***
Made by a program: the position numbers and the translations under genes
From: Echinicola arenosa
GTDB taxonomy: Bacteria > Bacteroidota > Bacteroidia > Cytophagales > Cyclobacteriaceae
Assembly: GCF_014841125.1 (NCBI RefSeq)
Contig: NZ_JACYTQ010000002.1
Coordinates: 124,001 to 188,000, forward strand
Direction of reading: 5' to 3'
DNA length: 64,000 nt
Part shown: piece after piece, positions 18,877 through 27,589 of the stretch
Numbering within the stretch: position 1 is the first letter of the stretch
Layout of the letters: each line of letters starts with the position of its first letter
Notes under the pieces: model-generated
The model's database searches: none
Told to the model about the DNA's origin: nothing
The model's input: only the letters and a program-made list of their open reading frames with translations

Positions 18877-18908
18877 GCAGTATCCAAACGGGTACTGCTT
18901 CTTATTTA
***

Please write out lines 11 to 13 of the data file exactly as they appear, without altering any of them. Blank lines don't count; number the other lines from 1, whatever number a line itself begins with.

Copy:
Layout of the letters: each line of letters starts with the position of its first letter
Notes under the pieces: model-generated
The model's database searches: none